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Calls to ensure timely emergency response after another Ashcroft resident dies waiting for ambulance


For the second time in recent weeks, a resident in the village of Ashcroft has died while waiting for an ambulance to arrive. The tragedy is leading to calls for more immediate action to ensure timely emergency response in the community and across the province.

Ashcroft Mayor Barbara Roden said a man in the community suffered a cardiac arrest on Sunday, and was found by neighbours.

“They called 911 and were advised that the ambulance ETA was about 35 minutes at that point,” she said, and added volunteer firefighters responded, including the chief, who has first aid training. “One of the people who was there performing CPR said when they looked up between doing compressions, they could see the ambulance station about less than 200 metres away.”

Ultimately, Roden said, it took 29 minutes for the ambulance to arrive. The man did not survive.

Four weeks earlier, a senior died after going into cardiac arrest at a time when the local emergency room was closed due to staffing shortages, and an available ambulance was in another community.

“People are angry, they are saddened, they are frustrated,” Roden said. “No one is faulting individual paramedics or blaming them in any way. It’s a system that is failing residents in communities around the province.”

Roden said she met with B.C. Emergency Health Services following last month’s fatality, and was told the process to get new hires on the job faster was being “streamlined.” She said she had also heard an idea floated about having the community’s volunteer firefighters take medical training.

“That is just, to me, another instance of downloading onto small communities,” she said. “We need to stabilize this, and we need to fix it, because otherwise it’s just going to lead to more hollowing out of rural communities as people leave because they feel they need to be closer to health-care services they can depend on.”


Troy Clifford, provincial president with Ambulance Paramedics of B.C., said while it’s hard to predict the outcome of any individual case, administering a defibrillator and CPR within minutes of a cardiac event gives the “best viable chance for survival.”

“I’d like to tell you that this is isolated to Ashcroft, but it’s not,” he said. “We just don’t have enough paramedics to fill the spots. The system has not been addressing the precarious on-call model.”

Clifford says normally, Ashcroft would have two ambulances: a full-time primary response unit, and a secondary ambulance that relies on on-call, casual staff. However, he said, the second one is rarely staffed anymore, as there are not enough paramedics, and even the primary ambulance is not always staffed.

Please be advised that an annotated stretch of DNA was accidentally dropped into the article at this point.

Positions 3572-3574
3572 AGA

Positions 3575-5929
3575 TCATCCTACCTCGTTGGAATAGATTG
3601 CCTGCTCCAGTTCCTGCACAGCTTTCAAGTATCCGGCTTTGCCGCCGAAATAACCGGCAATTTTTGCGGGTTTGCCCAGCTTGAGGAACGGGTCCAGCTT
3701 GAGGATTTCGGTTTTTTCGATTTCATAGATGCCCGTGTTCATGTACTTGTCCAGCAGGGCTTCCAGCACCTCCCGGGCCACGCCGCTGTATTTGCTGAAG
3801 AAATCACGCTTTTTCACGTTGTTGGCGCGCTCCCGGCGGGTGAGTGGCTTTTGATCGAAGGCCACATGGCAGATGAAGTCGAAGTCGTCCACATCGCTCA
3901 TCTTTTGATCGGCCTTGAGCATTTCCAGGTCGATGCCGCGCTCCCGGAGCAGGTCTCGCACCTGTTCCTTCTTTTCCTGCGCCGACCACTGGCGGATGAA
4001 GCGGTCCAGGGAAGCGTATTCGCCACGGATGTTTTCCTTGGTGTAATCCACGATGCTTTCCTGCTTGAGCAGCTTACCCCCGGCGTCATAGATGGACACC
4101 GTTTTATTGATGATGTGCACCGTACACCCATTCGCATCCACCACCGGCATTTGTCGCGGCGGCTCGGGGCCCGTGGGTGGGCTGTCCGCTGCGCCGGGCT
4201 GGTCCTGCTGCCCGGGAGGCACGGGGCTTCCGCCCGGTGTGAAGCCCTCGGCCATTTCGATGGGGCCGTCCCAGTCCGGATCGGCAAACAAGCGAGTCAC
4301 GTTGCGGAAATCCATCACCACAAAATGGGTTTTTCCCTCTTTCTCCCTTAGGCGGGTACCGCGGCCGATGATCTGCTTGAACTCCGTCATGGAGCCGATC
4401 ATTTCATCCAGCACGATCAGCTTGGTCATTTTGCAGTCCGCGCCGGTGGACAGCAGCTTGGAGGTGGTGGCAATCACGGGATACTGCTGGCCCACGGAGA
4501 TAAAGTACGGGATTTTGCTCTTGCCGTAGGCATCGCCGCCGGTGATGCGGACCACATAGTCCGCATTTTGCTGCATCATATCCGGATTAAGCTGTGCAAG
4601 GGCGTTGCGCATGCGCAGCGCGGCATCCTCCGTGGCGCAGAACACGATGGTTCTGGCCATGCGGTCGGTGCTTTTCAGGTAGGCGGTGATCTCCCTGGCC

He added it’s a strain other communities are experiencing as well.

“Kamloops was down to around two ambulances to cover the whole community overnight on Saturday night. It’s in dire straits right now,” he said. “There are solutions that we’ve put forward, but they haven’t come quick enough, and I don’t think they’re being addressed in a timely fashion.”

Clifford said with resources stretched thin, there is also a toll on first responders.

“Paramedics and dispatchers just want to do their job,” he said. “These are all system failures or other influences that affect their well-being.”


The chief ambulance officer for B.C. Emergency Health Services, Leanne Heppell, said her heart goes out to the family who lost a loved one, and added the situation will be reviewed.

Heppell said BCEHS is also "actively" recruiting for paramedics, including nationally and internationally.

“We have actually posted over 500 new permanent positions, both part-time and full-time, and we have about 78 per cent of those positions filled across the province,” she said. “We are wanting to transform the organization and provide these permanent positions, in particular for the rural and remote areas.”

Heppell said the response has been strong, with “about 300” people on the list for interviews, but there are still vacancies.

“Some of the areas there was good uptake right away, but in some of the areas, it’s taking longer to recruit,” she said. “The majority of positions in the Ashcroft area have been filled. We do have some vacancies that the posting has just gone down, and we’re filling.”

Heppell said call volumes have increased across the province since last year and have stayed up. She added the ongoing overdose crisis and pandemic, as well as intense weather events and disasters, have added to the strain on the health-care system.

The call involving the death of the senior last month also led to a review. Roden is awaiting the results.

“I’m really hoping we don’t have to keep doing these reviews,” she said. “No one expects an ambulance to be there in 10 seconds when you have made that call…all they want to know if that when they do phone, when they do need those services, that they will be available in a timely manner to help.” Top Stories

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